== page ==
Kokopelli’s Cave Bed and Breakfast

Where: Farmingon, N.M.

What It Is: This one-bedroom cave home was blasted out of a cliffside in 1980, with three holes drilled for ventilation and electricity.

Why It’s Unique: At 100 feet underground, access this bed and breakfast by shimmying down a steep cliff and ladder. Guests must sign a liability waiver in order to stay.

 

Godiva Chocolate Suite

Where: New York, New York

What It Is: Godiva designed this suite entirely from chocolate—including the armchairs, the bed, the artwork, the lamps and the walls. The chocolate room was moved to the Bryant Park Hotel for Valentine’s Day in 2008.

Why It’s Unique: Sweet as this suite sounds, this hotel room is more for eating than for sleeping.

 

Palacio de Sal

Where: Salar de Uyuni, Bolivia

What It Is: A living room, a dining room, a bar and 15 bedrooms made entirely from salt. The hotel is built of salt blocks hauled from the vast surrounding salt plains, and held together by a cement-like mixture of salt and water. In fact, the only things that aren’t made of salt in this hotel are the toilets and tin roof.

Why It’s Unique: The owners ask their guests not to lick the walls.

 

Kumbuk River

Where: Buttala, Sri Lanka What It Is: On 16 acres of wilderness along the Kumbukkan Oya River, visitors sleep in the belly of a giant elephant.

Why It’s Unique: This two-story eco-lodge is built from grass and twigs. Visitors can feel it swaying in the wind on gusty days.

 

Giraffe Manor

Where: Nairobi, Kenya

What It Is: This elegant six-room hotel, modeled after a Scottish hunting lodge, wouldn’t belong on our strangest-hotel list if it weren’t for the giraffe poking its head through the window.

Why It’s Unique: The owners of Giraffe Manor are wild about giraffes. The manor has its own giraffe residents, who join guests through the open window at mealtimes to beg for food. The site also hosts a conservation center and elephant orphanage.

 

Hotelmóvil

Where: Anywhere with ample public parking

What It Is: Hotelmóvil is a two-story trailer with 11 bedrooms. Drag it behind a truck and sleep up to 44 people in mobile luxury.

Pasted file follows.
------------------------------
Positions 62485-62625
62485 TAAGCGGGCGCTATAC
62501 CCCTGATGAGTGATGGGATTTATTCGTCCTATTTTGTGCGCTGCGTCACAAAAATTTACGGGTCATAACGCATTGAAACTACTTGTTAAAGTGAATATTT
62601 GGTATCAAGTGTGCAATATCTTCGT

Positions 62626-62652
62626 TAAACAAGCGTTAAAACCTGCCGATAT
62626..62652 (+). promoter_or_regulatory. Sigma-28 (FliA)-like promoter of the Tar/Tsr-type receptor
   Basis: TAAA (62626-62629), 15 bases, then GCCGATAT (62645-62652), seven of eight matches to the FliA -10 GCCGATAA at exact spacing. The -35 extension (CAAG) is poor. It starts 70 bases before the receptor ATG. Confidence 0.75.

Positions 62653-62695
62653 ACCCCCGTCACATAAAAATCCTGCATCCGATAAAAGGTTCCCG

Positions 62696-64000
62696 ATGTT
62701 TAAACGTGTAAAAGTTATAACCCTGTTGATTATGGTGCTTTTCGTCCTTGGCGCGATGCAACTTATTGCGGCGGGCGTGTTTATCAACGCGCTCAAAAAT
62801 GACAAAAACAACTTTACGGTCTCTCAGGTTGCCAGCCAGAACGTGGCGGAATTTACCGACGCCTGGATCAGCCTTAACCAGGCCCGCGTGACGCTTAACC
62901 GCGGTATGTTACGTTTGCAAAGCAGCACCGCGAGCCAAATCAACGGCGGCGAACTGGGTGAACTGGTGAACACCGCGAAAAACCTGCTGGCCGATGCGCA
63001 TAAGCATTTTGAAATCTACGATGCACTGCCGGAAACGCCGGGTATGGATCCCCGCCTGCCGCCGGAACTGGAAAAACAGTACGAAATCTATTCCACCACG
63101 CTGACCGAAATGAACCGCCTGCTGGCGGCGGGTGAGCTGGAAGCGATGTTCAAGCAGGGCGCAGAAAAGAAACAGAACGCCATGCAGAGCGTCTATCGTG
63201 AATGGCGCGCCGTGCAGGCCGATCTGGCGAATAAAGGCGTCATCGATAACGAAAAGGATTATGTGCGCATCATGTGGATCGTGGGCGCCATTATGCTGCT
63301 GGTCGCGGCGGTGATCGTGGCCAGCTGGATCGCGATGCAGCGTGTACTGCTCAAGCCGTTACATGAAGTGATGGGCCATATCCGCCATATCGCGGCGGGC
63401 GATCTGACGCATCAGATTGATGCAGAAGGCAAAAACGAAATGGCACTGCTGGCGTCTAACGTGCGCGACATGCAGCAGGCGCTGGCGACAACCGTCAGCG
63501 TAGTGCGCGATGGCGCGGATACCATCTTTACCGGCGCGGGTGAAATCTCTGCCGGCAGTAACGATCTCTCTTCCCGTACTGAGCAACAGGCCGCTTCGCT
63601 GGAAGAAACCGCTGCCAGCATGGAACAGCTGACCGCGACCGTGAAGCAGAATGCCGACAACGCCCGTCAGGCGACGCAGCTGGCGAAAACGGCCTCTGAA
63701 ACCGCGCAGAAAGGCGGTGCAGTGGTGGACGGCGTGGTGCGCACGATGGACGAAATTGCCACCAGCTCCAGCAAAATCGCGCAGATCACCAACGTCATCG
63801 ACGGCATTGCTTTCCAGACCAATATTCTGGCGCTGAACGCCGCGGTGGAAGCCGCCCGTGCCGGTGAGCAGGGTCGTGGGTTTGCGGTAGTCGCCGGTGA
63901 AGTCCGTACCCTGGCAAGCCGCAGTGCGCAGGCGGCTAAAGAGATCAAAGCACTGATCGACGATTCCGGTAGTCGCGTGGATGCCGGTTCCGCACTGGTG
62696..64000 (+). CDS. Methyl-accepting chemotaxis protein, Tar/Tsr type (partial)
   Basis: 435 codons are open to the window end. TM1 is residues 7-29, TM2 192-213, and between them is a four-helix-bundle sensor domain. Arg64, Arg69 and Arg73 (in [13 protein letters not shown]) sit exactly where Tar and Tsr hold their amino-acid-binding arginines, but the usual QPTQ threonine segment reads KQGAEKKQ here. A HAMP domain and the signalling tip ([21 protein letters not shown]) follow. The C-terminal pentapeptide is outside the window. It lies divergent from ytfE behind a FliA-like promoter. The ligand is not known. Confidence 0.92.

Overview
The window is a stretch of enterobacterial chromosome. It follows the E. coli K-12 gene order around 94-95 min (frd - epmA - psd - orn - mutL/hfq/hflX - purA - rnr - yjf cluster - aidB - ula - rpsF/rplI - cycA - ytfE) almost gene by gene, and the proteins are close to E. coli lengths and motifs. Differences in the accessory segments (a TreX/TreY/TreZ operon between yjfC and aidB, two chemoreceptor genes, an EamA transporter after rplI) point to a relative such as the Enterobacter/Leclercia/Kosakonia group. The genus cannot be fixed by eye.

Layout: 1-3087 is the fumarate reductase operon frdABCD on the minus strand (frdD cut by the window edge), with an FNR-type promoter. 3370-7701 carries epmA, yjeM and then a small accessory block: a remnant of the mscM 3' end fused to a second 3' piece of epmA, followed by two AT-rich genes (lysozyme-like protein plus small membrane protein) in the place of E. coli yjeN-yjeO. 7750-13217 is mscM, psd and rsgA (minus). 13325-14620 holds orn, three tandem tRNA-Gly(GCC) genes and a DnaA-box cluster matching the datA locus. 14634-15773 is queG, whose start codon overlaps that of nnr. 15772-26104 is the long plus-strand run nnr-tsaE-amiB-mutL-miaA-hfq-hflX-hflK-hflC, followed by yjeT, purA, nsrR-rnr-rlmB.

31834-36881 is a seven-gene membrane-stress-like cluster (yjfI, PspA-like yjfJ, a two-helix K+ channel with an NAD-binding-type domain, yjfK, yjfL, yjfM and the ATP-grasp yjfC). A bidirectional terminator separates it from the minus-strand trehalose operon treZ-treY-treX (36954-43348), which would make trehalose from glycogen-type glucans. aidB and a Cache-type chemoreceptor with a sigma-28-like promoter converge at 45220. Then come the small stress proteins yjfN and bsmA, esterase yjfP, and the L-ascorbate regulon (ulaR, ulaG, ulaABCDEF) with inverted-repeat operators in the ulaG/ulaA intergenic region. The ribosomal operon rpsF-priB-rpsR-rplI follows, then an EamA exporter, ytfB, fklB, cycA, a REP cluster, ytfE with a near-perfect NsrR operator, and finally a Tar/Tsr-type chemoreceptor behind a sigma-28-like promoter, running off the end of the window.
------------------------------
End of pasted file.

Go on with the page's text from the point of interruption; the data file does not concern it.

Why It’s Unique: Ever feel like packing your bags and leaving town? How about packing up your whole hotel?

 

Hotel Marqués de Riscal

Where: Rioja Alavesa, Spain

What It Is: The Marqués offers 43 uniquely shaped rooms in two sections connected by a spectacular suspended footbridge. The whole building is raised above the site on columns, which allows the space underneath to be used as an entry plaza.

Why It’s Unique: The billowing titanium canopies that bedeck the hotel are functional as well as aesthetic. Located on a sunny hilltop, the colorful metal ribbons act as sustainable sunshades and temperature modulators.

 

Hotel de Vrouwe van Stavoren

Where: Stavoren, Netherlands

What It Is: The De Vrouwe has remodeled wine caskets into four two-person rooms with standard amenities and an attached bathroom and sitting room.

Why It’s Unique: The 14,500-liter wooden caskets still smell like the Beaujolais wine they once stored. The rooms are small but airtight and strong.

 

Ryugyong Hotel

Where: Pyongyang, North Korea

What It Is: Also known as the “Hotel of Doom,” the Ryugyong once aspired to be the tallest hotel in the world. The 105-story, 3000-room project was abandoned in 1992 for economic reasons, but construction resumed in 2008.

Why It’s Unique: Instead of becoming the tallest hotel in the world, Ryugyong is deemed by many to be the most poorly designed building in the world. The most absurd thing about this hotel is contemplating who on earth would want to stay there, when, and if it is ever finished.

 

IKEA Sovhotell

Where: Stockholm, Sweden

What It Is: For those who have shopped until they’re about to drop, Sovhotell is conveniently located in the middle of this Stockholm shopping center.

Why It’s Unique: IKEA provides pillows, sleep masks and soothing music for weary customers to recharge. They offer single and double beds, and a bridal suite. Perhaps the company was sick of waking up customers who were “trying out” the mattresses.

 

 

 

 

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One Response to “The 18 Strangest Hotels in the World”

  1. randy says:

    wow nice website <3 really awsome design and this article is great what a hotels are they really exists…?